Associated Press

April 13, 1997

Pope Leaves Bosnia After Mass

SARAJEVO, Bosnia-Herzegovina (AP) -- In bone-chilling cold and with tight security protecting him from the hatreds that still poison Bosnia, Pope John Paul II preached forgiveness Sunday to Catholics, Muslims and Orthodox alike.

Tanks, sharpshooters and thousands of police were deployed to protect the pontiff, whose long-delayed visit to a city with a special spot in his heart was marred by the discovery Saturday of explosives along his route.

Organizers installed a heater and used a large, white umbrella to shield him from an icy wind driving snow flurries into his face during Mass at a soccer stadium near the former front line. The 76-year-old pope was chilled and visibly shivering at the end of the 2 1/2-hour service. An aide helped him from the altar.

John Paul left Sarajevo in the evening aboard his special Alitalia jet after a farewell ceremony ending his 25-hour visit.

The pope's message of peace drew wide praise from the people who suffered most in war, as well as the politicians who fomented it. However, Bosnia's dilemma remained: whether to find peace in unity or separation.

For the pope, there was no question that peace and unity go hand-in-hand.

If Bosnians can establish peace, he told the Muslim, Serb and Croat members of a joint presidency, their land ``can become at the end of this century an example of coexistence in diversity for many nations experiencing the same difficulty, in Europe and elsewhere in the world.''

John Paul said Sarajevo is a symbol of the horrors of the 20th century including the start of World War I, the bitter fighting of World War II and the conflict marking the end of the century.

He called for respect for human rights, efforts to ensure all Bosnians have work and the return of legions of refugees to their homes.

About 70 percent of the workforce is unemployed in Muslim-Croat territory, and probably more on the Serb side. The future of the refugees is one of the biggest political issues facing Bosnia.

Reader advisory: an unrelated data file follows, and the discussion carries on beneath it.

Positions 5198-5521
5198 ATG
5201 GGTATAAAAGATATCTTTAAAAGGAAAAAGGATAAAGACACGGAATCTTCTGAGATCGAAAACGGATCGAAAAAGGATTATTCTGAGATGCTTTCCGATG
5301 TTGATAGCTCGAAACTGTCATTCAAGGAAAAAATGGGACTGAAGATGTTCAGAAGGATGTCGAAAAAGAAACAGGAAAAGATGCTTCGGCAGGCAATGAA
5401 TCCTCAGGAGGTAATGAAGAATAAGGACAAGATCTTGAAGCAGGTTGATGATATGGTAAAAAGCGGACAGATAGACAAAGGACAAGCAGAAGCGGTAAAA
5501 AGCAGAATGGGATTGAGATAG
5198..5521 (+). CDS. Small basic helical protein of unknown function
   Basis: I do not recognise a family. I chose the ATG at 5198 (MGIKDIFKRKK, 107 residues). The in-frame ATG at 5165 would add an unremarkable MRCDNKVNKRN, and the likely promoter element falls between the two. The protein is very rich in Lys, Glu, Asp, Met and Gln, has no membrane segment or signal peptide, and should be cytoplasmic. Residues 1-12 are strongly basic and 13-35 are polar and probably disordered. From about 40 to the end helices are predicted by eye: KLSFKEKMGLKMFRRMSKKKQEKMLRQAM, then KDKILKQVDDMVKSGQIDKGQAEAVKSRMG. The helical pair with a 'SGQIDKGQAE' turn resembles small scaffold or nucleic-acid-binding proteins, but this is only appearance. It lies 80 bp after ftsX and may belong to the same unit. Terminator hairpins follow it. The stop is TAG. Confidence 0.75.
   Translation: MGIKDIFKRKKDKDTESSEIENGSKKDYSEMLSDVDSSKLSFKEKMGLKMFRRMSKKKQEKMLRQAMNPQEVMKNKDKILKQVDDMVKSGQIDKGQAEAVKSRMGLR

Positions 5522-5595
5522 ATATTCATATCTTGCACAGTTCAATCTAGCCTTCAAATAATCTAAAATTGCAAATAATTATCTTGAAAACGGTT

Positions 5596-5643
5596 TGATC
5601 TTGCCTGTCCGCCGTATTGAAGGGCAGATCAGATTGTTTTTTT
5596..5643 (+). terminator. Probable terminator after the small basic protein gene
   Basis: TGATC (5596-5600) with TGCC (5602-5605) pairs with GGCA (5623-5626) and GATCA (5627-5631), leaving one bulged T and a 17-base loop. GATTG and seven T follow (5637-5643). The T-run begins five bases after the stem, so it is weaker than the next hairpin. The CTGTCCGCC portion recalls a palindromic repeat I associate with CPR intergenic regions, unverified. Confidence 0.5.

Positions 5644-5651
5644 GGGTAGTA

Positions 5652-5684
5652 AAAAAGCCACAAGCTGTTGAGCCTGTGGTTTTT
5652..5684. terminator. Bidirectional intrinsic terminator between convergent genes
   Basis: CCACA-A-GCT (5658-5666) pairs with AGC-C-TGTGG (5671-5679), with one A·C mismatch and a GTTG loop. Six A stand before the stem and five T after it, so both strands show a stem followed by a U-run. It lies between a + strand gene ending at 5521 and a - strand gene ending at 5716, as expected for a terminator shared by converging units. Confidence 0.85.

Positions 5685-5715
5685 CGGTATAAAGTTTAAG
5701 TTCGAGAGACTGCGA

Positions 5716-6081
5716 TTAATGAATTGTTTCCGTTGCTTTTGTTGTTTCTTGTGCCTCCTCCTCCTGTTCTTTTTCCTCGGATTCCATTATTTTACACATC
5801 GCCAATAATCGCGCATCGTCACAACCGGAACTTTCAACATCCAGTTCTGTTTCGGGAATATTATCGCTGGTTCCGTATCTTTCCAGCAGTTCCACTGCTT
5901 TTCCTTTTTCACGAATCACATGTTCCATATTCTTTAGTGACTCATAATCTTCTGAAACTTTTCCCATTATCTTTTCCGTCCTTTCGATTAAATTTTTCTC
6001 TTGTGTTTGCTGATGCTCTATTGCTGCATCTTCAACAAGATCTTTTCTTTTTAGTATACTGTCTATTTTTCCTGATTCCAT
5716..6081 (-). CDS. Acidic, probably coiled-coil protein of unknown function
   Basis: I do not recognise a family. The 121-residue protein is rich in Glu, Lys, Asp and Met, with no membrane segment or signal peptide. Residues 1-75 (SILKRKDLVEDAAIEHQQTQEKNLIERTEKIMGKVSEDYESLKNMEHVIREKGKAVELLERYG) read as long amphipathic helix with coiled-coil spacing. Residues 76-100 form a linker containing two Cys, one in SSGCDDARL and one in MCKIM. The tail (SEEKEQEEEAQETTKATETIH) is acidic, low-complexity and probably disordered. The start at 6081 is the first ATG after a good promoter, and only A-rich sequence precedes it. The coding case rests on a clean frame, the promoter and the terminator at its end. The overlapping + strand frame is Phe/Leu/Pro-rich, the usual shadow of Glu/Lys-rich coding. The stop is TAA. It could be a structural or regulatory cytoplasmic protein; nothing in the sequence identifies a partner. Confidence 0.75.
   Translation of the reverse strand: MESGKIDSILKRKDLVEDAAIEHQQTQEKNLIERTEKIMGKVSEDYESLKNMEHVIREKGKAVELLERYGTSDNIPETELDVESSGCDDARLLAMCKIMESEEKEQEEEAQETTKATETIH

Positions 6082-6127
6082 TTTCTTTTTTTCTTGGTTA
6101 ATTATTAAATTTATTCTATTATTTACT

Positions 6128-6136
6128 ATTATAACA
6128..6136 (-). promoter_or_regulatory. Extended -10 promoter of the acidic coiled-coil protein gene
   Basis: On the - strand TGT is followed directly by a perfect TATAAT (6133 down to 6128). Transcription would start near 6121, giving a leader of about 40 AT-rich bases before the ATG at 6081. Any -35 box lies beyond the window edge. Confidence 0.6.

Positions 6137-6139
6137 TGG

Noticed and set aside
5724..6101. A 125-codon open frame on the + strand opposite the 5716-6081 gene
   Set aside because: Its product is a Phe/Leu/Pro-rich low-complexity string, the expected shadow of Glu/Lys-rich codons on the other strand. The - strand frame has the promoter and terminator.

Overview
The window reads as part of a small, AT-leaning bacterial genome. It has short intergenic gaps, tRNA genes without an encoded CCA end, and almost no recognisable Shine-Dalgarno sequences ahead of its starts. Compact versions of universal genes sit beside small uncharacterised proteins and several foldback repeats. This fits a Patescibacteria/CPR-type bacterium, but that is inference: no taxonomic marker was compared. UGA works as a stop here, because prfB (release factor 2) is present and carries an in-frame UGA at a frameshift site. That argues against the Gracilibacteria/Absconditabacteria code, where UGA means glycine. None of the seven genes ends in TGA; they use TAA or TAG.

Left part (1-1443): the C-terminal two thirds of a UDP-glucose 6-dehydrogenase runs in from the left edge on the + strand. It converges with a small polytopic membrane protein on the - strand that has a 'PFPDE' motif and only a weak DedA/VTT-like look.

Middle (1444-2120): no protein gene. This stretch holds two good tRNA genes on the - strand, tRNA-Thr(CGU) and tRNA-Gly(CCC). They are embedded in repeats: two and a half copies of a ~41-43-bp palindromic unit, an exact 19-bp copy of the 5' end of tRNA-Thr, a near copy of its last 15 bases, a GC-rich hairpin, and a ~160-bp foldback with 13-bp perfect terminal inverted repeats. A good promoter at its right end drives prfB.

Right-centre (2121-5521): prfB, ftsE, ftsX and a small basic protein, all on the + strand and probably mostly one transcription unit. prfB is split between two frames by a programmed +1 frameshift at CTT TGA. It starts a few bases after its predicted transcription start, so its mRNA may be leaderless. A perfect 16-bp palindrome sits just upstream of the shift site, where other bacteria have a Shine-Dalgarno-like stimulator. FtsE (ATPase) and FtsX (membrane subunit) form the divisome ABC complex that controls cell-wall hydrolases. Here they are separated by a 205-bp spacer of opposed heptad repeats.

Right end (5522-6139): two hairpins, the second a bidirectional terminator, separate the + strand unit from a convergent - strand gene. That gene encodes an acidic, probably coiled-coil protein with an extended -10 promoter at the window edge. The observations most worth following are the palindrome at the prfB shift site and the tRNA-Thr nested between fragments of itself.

Muslims and Croats are often at odds, but their men on the presidency promised to work for unity.

Bosnia's chief Muslim cleric, Mustafa Ceric, met the pope Sunday afternoon and said afterward he would use the opportunity of the pope's visit to seek ``substantial dialogue'' between Muslims and Catholics.

Serbs and many Croats are intent on breaking away from Bosnia rather than continuing in a diverse multiethnic land.

Still, spokesmen for the NATO-led peace force in Bosnia said that 425 buses arrived in Sarajevo without incident.

Maj. Tony White, a NATO spokesman, said a peacekeeper patrol discovered several anti-tank mines off a road northwest of Sarajevo on Sunday morning and alerted local police, who removed them. He did not know whether the mines were old or new.

Tens of thousands of pilgrims arrived at the soccer stadium hours before the Mass.

Tanks of Egyptian peacekeepers followed their buses through city streets. Italian soldiers patrolled the pope's route overnight. Italian paratroopers and sharpshooters, part of the international peace force for Bosnia, provided security at the stadium.

John Paul recalled his desire to visit Sarajevo while it was under siege, and his support for its suffering citizens.

He chided Europe for its attitude toward Bosnia during the war.

The crowd at the Mass was largely Croat, but Muslims said they could benefit from the pope's visit because it emphasized unity.

Ivan Kordic, a Croat, said his two sons had joined him at the Mass. ``We all came for the Holy Father because his arrival means reconciliation and a common life for us.''

Lidija Tahirovic, a Sarajevo housewife, said the pope's visit ``means everything -- peace, satisfaction, and for me, it is probably the only chance for me to ever see him ever.''